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Best Dehydrators for Food Storage

Do you wonder what the best dehydrator is? Here are some tips to help you with making the decision easier for buying a dehydrator the first time.

Excalibur dehydtrator open with trays out

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Before jumping into the first dehydrator, do a little research – you’ll save yourself a lot of time, frustration, and hopefully a lot of money!

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Tips for Buying Your First Dehydrator

Here are some good rules of thumb for purchasing a dehydrator:

Budget

Your budget will be the biggest factor in determining what kind of dehydrator you get.

The price ranges I’ll be talking about are under $50 (small budget), $50-100 (mid-range budget), and $100+ (large budget).

Of course, there are some good machines in the lower price ranges. But saving a few more dollars can get you a great machine that will do so much more for you.

But remember…the worst dehydrator is the one you don’t get or don’t use. You do not have to have a big fancy machine to put up amazing produce for your family for long-term food storage!

Don’t be caught up in the need for the biggest and most expensive machine. Be wise with your money – that’s more important!

Temperature Adjustment

Temperature adjustment is a vital feature of a dehydrator. It allows you to change the temperature for delicate greens, raw foods, all the way to a high enough temperature to make beef jerky safe.

Machines that have a simple on and off switch are usually a single-temperature machine. They are a fixed temperature that may or may not be safe enough to do jerky, so read the manual to find what the fixed temperature is. If you already have a single temp machine you can test your dehydrator to find what its true temperature is.

Machines that have an off, low, medium, and high button tend to stay within the range of the recommended temperatures. You can easily look at their manual online by downloading a .pdf from a quick internet search of the model name and .pdf manual.

Wattage

Get the most you can afford. A 250-watt machine will take too long to dry those things that need longer drying times. It wastes energy and costs you more in electrical costs in the long run. Wattage varies per machine, so make sure to compare wattage as well as price and settle in the space you can afford.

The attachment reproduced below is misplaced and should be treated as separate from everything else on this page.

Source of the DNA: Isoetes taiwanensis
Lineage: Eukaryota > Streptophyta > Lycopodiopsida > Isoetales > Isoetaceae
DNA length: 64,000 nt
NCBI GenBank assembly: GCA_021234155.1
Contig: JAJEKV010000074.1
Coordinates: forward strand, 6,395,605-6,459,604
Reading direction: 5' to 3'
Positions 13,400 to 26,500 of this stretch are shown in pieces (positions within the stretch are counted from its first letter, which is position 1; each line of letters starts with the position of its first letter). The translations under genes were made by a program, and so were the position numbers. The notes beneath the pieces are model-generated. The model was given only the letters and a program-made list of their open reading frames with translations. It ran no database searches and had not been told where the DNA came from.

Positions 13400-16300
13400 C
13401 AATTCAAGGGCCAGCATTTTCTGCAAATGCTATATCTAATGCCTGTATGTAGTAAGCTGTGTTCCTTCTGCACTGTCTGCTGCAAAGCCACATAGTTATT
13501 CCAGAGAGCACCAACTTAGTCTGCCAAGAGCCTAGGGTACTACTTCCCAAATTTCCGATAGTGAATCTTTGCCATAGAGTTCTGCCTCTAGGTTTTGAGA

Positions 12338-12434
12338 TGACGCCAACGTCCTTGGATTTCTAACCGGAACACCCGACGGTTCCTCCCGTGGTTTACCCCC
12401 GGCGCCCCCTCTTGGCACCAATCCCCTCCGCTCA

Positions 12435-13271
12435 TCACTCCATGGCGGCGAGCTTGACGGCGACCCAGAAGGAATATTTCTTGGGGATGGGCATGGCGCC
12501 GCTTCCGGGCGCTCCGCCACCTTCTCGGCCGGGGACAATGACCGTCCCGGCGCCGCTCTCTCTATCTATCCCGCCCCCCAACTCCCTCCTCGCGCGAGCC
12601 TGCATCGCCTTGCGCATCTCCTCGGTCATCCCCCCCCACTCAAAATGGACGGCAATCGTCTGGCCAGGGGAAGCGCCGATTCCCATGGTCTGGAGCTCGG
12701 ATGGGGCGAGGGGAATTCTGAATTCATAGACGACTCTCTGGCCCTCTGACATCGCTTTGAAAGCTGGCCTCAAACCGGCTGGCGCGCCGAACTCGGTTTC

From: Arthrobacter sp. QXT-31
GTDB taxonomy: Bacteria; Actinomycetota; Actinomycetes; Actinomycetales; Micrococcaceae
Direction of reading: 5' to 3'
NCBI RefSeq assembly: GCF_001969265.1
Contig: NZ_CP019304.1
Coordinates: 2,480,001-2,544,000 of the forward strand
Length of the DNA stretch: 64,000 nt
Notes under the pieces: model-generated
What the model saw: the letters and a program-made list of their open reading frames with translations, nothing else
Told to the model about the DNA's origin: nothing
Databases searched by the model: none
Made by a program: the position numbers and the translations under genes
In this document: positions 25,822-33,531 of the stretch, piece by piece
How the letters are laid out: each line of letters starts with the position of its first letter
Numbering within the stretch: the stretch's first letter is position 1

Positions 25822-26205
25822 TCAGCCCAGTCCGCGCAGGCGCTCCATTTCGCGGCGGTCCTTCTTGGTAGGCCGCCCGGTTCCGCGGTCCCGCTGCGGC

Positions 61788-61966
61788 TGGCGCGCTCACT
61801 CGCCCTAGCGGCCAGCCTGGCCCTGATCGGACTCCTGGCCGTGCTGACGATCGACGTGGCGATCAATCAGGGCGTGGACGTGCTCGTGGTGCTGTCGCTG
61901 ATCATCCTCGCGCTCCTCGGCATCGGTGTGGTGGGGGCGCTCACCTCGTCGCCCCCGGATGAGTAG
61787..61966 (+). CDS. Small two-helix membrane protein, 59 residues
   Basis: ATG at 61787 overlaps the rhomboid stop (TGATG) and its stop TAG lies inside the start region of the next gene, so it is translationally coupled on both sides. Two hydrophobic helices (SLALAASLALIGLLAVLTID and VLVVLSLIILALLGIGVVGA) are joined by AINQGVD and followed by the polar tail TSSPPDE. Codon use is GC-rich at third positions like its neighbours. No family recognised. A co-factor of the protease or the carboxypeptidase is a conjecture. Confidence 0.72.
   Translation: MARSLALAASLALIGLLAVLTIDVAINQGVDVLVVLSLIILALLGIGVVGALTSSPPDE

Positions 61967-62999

Electrical use: Of course, more wattage means more initial electricity usage, but you’ll have to balance that with a lower wattage machine having to run longer for the same results.

You can always get an idea of how to figure electrical use of your dehydrator with this handy guide.

Space

Know the space you have to store your dehydrator when in use and out of use.

Look not only on where you’ll use it, but also where you’ll store it when not in use. Do you have a spot in the garage you can tuck it? Or a closet where it can stay during those seasons that you’re not using it?

It’s well known in my dehydrating community that I store and use my Excalibur on my dryer in my laundry closet. It’s the only place that I can keep it where it is handy. I use it so often that I want to keep it handy, but I can’t afford the counter space because my kitchen is on the small side.

Trays

Skip the 4 or 5 tray machines that you can’t add to. You’ll lose half those while doing anything like greens as you have to make room. Go for expandable vertical trays or 7+ tray horizontal machines.

Also, think in terms of the trays for the above fan configurations. Trays from vertical fans all have holes in the middle to allow for airflow, which then decreases the amount of space to put produce on.

Construction

One way that the inexpensive machines keep the cost down is to cut back on materials used. The trays are done from a flimsy plastic that can be broken easily when handling the trays. It’s usually a clear polycarbonate that will be quite fragile.

Another downside to an inexpensive machine (the under $40 range) is that many of them will have trays that warp from heat.

You want a machine with trays that are made from sturdy plastic or stainless steel, that don’t feel they’ll crack at the slightest touch.

Stainless vs Plastic – this is a personal preference. The plastics used in most modern dehydrators are BPA-free, but you’ll want to do due diligence to read the manufacturer specifics on any machine you want to use. Be sure to look at not only the cabinet construction but the tray construction when making your decision.

A word about California’s Proposition 65. In California, a warning label must be placed on any device that MAY contains one of over 900 chemicals in the manufacturing process that may contribute to cancer. While a machine (such as Excalibur) may meet all federal and state safety standards, it is a label that California requires, regardless if the said machine actually does contain those substances. You can read more about it on Excalibur’s website.

Machine Fan

There are two fan type:

Horizontal Fan – works from front to back across all trays. Think of the slide-in tray machines like the Excalibur.

  • Pros: the airflow affects all trays at the same time across the food. Full use of the tray. This is the most efficient form of dehydrating.
  • Cons: rotation may still be needed for long-drying times with fruits as airflow still concentrates mostly in the middle trays at the back of the machine. Tend to be more expensive and larger.

Vertical Fan – stackable trays with a fan on the top unit or the bottom base unit. There is usually an open channel for upflow created with center holes in each tray.

  • Pros – many of these can be stacked with additional trays to expand your drying.
  • Cons – not as efficient as the horizontal trays and need to be rotated during use. Each tray has a hole in the middle to help with airflow, reducing how much you can get on a tray